# Monitoring (telemetry) functionality

Both BLDCMotor and StepperMotor classes support a basic telemetry function using the Serial port.

This telemetry (also called monitoring in the following documentation), will allow you to visualize key parameters from the motor using tools like the Arduino IDE serial plotter, or our SimpleFOCStudio tool.

SimpleFOClibrary monitoring is the real-time tab separated output of the motor variables to the serial terminal. And it is enabled by including this line in your setup function:

motor.useMonitoring(Serial);

Note: you can also use other serial ports, e.g. Serial1, Serial2, as supported by your MCU.
At the moment, enabling monitoring using motor.useMonitoring will also enable debug output - see [debugging] for details. In a future release, debug output and telemetry output will be seperated and the motor.useMonitoring function will likely be deprecated. If the debug output is undesired or causing you problems, you can disable debug output (but keep monitoring) like this:
motor.useMonitoring(Serial);
SimpleFOCDebug::enable(NULL);


## Real-time motor variables monitoring

To actually produce any output you also have to add this line in to loop function:

motor.monitor()


The monitoring function can output 7 different motor specific variables:

• target - current target value, specific to the motion control used (either current [A], voltage [V], velocity [rad/s], or position [rad])
• voltage.q - [V] - set voltage in q direction
• voltage.d - [V] - set voltage in d direction
• current.q - [mA] - measured current in q direction ( if current sense available ) or estimated current if no current sense but provided phase resistance
• current.d - [mA] - measured current in d direction ( if current sense available )
• shaft_velocity - [rad/s] - motor velocity
• shaft_angle - [rad] - motor position

To set the preferred values to be monitored you can just change the motor.monitoring_variables parameter in the setup() function.:

motor.monitor_variables = _MON_TARGET | _MON_VEL | _MON_ANGLE; // default _MON_TARGET | _MON_VOLT_Q | _MON_VEL | _MON_ANGLE


By default the monitored variables are target,voltage.q,velocity,angle. This parameter is a bitmap with seven bit number where each bit represents bool flag signaling if the variable should be outputted (1) of not (0). Therefore we have defined a set of helping monitoring constants you can combine to easier handling of monitoring:

#define _MON_TARGET 0b1000000 // monitor target value
#define _MON_VOLT_Q 0b0100000 // monitor voltage q value
#define _MON_VOLT_D 0b0010000 // monitor voltage d value
#define _MON_CURR_Q 0b0001000 // monitor current q value - if measured
#define _MON_CURR_D 0b0000100 // monitor current d value - if measured
#define _MON_VEL    0b0000010 // monitor velocity value
#define _MON_ANGLE  0b0000001 // monitor angle value


Furthermore, outputting the real-time execution variables using motor.monitor() function can in many cases have a negative effect of the motor performance therefore it is important reduce the number of calls of this function as much as possible, especially if displaying many variables with lower baudrates. This you can easily do by setting the parameter motor.monitor_downsample:

// downsampling
motor.monitor_downsample = 100; // default 10


This variable tells motor.monitor() to output the variables to the serial each monitor_downsample number of calls. So in short, it will output the variables to the serial each monitor_downsample loop calls.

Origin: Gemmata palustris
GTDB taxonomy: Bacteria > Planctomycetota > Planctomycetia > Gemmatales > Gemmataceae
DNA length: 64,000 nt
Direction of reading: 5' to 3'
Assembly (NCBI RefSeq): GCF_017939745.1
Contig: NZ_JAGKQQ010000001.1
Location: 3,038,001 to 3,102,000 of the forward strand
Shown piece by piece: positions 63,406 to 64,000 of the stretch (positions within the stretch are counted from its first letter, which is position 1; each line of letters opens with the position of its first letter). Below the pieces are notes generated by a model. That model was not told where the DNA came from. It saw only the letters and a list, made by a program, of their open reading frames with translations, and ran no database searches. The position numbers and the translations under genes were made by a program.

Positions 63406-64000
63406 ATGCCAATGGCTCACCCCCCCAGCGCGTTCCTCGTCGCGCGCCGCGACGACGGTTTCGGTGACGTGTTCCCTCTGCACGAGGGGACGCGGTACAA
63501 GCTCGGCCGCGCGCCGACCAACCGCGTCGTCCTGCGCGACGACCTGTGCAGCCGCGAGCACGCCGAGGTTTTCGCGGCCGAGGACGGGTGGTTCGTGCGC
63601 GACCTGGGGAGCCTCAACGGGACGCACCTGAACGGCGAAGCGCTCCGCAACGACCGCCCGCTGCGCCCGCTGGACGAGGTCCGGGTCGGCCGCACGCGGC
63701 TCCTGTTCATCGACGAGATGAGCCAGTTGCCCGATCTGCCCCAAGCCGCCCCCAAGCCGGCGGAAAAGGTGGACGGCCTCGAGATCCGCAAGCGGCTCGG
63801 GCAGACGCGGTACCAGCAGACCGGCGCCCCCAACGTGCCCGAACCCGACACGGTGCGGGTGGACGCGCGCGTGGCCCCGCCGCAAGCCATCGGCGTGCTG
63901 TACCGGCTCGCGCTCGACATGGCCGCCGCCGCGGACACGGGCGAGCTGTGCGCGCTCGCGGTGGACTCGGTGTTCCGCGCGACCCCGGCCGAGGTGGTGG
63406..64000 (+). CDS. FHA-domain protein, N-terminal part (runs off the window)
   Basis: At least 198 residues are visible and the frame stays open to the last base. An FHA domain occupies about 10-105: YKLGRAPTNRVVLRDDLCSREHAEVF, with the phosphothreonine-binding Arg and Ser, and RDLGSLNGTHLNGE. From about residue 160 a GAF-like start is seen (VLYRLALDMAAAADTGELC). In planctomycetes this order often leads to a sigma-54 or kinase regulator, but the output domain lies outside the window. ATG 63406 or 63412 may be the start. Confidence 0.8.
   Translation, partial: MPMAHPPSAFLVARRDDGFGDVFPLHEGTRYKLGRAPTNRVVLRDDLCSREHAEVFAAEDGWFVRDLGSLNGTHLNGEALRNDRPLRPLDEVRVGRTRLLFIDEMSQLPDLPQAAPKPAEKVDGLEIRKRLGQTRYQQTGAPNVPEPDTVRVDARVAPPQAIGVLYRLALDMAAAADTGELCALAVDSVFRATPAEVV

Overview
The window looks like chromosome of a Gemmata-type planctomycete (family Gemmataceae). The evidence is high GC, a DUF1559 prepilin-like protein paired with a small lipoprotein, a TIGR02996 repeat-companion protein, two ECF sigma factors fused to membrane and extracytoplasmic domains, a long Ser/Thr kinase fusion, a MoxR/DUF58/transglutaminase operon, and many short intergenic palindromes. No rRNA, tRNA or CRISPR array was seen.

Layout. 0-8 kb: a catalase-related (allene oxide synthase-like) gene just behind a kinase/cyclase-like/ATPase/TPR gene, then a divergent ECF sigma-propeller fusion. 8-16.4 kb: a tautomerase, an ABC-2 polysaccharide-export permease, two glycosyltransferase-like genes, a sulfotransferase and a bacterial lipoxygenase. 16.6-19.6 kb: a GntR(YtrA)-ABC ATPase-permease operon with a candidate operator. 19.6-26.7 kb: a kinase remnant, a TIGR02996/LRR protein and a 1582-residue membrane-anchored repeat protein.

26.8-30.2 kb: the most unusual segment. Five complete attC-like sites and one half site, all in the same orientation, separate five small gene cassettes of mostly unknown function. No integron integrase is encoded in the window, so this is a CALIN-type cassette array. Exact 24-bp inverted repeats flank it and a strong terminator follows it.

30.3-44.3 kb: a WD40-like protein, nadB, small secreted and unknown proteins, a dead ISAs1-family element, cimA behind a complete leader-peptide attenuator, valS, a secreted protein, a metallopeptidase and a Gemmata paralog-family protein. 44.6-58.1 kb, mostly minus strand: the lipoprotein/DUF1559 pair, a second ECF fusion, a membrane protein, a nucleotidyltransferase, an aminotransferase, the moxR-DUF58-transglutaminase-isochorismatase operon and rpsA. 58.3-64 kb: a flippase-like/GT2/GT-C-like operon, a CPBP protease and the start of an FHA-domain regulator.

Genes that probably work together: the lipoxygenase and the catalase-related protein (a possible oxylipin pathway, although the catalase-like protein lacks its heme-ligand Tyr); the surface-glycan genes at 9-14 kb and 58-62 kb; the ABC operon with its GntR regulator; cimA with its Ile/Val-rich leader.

Here is an example of a full comfiguration code:

...
void setup(){
...

Serial.begin(115200); // the higher the better
motor.useMonitoring(Serial);
//display variables
motor.monitor_variables = _MON_TARGET | _MON_VEL | _MON_ANGLE;
// downsampling
motor.monitor_downsample = 100; // default 10

...
}
void loop(){
....

motor.monitor();
}



The real-time monitoring function is intended to be used for real-time visualization, particularly suitable for Arduino IDE’s Serial Plotter

Or in Serial Terminal

...
voltage,target,velocity
1.17	2.00	2.29
1.23	2.00	1.96
1.30	2.00	1.65
1.28	2.00	1.80
1.20	2.00	2.20
1.07	2.00	2.70
0.91	2.00	3.22
0.69	2.00	3.74
0.40	2.00	4.34
0.18	2.00	4.57
0.09	2.00	4.38
0.06	2.00	4.04
0.08	2.00	3.58
0.11	2.00	3.14
0.18	2.00	2.65
0.27	2.00	2.13
0.37	2.00	1.65
0.47	2.00	1.26
0.55	2.00	0.99
0.64	2.00	0.77
0.71	2.00	0.67
...


Execution time impairment

The intention of this method is to be called in main loop function along the loopFOC() and move() function. Therefore, motor.monitor() is going to impact the execution performance and reduce the sampling frequency of the FOC algorithm so therefore take it in consideration when running the code.

## Custom serial terminal monitoring

If you wish to implement you own monitoring functions or just output the motor variables to the Serial terminal here are the public variables of the BLDCMotor and StepperMotor class that you can access at any time.

// current target value
float target;
// current motor angle
float shaft_angle;
// current motor velocity
float shaft_velocity;
// current target velocity
float shaft_velocity_sp;
// current target angle
float shaft_angle_sp;

// current voltage set to the motor (voltage.q, voltage.d)
DQVoltage_s voltage;
// current (if) measured on the motor (current.q, current.d)
DQCurrent_s current;
// phase voltages
float Ua, Ub, Uc;



You can access any of these variables by adding motor. before it. For example:

Serial.println(motor.shaft_angle);// print current motor position to the serial terminal
// or
Serial.println(motor.Ua); // print phase voltage Ua to the serial terminal


As you can see monitoring works only in one direction and it assumes you will implement the user communication on your own.

## Real-time user communication using motor commands

For two-way communication in between user and the motor the Arduino SimpleFOClibrary provides you with the Motor commands interface.